Internet Reveals More Tidbits About Kim Jong-il's Grandson

North Korean leader Kim Jong-ils eldest grandson Han-sol wears an accessory presumed to be a crucifix in his Facebook profile photo. North Korean leader Kim Jong-il's eldest grandson Han-sol wears an accessory presumed to be a crucifix in his Facebook profile photo.

North Korean leader Kim Jong-il's grandson Han-sol identifies his religion as "Christian-other" on his MySpace profile page. The "Christian-other" category is normally used to refer to the Greek Orthodox Church, small Protestant denominations, or non-denominational Christians.

In his Facebook profile photo, Kim Han-sol wears a necklace with a pendant that looks like a crucifix. And on his YouTube channel, he identified himself as "Pro-Religious Rights." But when he subscribed to AsiaFind, an online dating site for Asians, in October last year, he introduced himself as an agnostic.

"Genuine religious freedom does not exist" in North Korea, the U.S. State Department says in its 2010 International Religious Freedom Report. "Members of underground churches were arrested, beaten, tortured, or killed because of their religious beliefs. An estimated 150,000 to 200,000 persons were believed to be held in political prison camps in remote areas, some for religious reasons."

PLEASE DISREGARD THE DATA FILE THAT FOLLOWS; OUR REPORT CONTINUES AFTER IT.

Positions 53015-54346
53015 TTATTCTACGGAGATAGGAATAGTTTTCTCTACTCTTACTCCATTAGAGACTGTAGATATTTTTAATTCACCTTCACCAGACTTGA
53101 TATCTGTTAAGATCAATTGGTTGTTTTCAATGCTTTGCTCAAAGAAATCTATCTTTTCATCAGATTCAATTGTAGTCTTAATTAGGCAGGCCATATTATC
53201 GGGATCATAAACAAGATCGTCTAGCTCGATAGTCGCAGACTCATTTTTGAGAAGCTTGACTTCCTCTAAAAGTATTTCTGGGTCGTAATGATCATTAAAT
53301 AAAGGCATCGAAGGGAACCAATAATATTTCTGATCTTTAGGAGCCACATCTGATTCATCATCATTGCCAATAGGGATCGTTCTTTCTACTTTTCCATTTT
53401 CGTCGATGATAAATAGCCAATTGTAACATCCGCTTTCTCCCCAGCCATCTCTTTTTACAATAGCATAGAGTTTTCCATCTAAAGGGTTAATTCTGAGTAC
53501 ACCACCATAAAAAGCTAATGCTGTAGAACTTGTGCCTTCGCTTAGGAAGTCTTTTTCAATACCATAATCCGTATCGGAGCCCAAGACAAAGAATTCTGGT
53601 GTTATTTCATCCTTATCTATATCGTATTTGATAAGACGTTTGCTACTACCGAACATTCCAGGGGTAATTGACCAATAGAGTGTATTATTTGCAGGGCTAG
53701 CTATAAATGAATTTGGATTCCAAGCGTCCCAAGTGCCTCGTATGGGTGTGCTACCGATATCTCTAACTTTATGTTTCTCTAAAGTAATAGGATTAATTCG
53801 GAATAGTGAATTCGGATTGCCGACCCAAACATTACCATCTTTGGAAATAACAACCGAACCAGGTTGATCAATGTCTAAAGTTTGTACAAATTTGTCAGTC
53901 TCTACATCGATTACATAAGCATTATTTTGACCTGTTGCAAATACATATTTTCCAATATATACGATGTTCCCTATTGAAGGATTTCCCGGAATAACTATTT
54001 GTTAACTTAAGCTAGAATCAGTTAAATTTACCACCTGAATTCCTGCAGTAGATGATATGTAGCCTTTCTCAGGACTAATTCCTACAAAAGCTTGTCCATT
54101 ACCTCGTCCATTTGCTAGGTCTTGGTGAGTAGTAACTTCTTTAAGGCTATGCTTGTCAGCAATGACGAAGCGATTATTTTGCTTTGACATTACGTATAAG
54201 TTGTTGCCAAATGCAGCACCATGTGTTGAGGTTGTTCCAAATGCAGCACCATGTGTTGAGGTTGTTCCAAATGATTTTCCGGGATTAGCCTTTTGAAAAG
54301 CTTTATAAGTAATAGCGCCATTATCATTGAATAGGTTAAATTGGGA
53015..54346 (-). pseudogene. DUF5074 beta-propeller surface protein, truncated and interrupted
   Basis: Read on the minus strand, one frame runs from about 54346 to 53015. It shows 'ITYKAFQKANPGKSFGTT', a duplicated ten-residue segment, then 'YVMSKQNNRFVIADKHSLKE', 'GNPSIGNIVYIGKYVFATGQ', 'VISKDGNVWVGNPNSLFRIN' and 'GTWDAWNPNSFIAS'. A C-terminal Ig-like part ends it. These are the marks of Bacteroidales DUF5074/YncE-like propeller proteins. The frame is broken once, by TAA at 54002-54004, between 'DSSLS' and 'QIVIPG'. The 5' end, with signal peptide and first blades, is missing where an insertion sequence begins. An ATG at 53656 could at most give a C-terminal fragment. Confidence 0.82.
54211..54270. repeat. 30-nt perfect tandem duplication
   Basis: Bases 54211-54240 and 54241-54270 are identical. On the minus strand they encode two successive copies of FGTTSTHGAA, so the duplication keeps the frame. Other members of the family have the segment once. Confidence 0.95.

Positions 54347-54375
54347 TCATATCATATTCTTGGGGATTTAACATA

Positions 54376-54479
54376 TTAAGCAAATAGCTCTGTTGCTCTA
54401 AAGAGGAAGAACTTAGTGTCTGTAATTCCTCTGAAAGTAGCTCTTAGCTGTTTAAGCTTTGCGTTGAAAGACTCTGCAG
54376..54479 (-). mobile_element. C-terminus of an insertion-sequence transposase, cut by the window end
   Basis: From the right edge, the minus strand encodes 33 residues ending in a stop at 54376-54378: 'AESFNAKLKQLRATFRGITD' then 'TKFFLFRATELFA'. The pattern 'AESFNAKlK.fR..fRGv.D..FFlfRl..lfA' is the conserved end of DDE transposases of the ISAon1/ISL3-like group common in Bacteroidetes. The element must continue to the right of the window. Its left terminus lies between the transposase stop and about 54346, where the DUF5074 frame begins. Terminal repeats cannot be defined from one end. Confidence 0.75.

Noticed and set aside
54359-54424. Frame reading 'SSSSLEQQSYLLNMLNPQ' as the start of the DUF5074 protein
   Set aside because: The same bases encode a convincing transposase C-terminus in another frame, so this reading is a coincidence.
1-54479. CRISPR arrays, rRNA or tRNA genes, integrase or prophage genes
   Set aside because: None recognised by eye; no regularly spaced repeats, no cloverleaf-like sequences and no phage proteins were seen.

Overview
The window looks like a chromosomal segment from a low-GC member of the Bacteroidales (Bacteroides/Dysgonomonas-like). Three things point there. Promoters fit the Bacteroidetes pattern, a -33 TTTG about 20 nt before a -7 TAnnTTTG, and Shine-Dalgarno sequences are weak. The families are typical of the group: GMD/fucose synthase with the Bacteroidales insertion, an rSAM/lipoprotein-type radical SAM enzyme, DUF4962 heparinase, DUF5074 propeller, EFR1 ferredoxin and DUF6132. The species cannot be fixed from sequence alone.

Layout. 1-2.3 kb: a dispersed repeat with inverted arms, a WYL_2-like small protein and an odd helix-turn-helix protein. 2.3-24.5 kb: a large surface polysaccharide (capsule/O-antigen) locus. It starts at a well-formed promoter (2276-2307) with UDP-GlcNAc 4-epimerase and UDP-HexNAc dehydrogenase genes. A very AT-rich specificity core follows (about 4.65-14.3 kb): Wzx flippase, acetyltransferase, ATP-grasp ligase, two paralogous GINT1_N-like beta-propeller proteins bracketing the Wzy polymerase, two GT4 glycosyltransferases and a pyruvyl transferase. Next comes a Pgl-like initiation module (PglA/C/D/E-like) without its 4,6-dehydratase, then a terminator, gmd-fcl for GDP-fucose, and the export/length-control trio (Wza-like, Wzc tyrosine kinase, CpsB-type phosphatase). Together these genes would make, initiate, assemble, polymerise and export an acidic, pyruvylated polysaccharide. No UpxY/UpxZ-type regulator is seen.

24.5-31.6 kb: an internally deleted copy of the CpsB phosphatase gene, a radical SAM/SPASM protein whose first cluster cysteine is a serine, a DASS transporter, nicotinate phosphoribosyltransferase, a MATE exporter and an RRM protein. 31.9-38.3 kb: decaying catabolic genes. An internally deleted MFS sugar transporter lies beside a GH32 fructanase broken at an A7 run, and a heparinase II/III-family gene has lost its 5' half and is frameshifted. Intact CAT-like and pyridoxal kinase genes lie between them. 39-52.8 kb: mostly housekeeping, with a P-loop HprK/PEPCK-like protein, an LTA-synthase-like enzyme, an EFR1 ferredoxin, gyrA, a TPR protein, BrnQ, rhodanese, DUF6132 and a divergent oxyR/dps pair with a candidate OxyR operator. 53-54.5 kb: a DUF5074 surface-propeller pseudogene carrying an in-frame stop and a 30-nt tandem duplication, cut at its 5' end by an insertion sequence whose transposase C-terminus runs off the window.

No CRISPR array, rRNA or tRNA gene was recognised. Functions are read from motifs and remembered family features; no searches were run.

Subscribing to www.lovelandia.com, an Australian website that shares love poems and quotes, Han-sol says he was born on June 16, 1994. This supports the belief that both the Internet IDs "khsol616" and "kimhs616" are combinations of his English initials and birthday. The 17-year-old boy gave his income as "more than US$250,000" on MySpace.

Other traces of his Internet activity have also been tracked down. He left a sarcastic message reading, "Long Live Free Democracy!!!!" under a video clip showing a chaotic candlelight vigil in Seoul on a video website.

On another video website, which introduces the North's "Arirang" mass calisthenics show as a new entry in the Guinness Book of Records, he said, "All performers were students. About 80,000 students performed it."

englishnews@chosun.com / Oct. 05, 2011 13:47 KST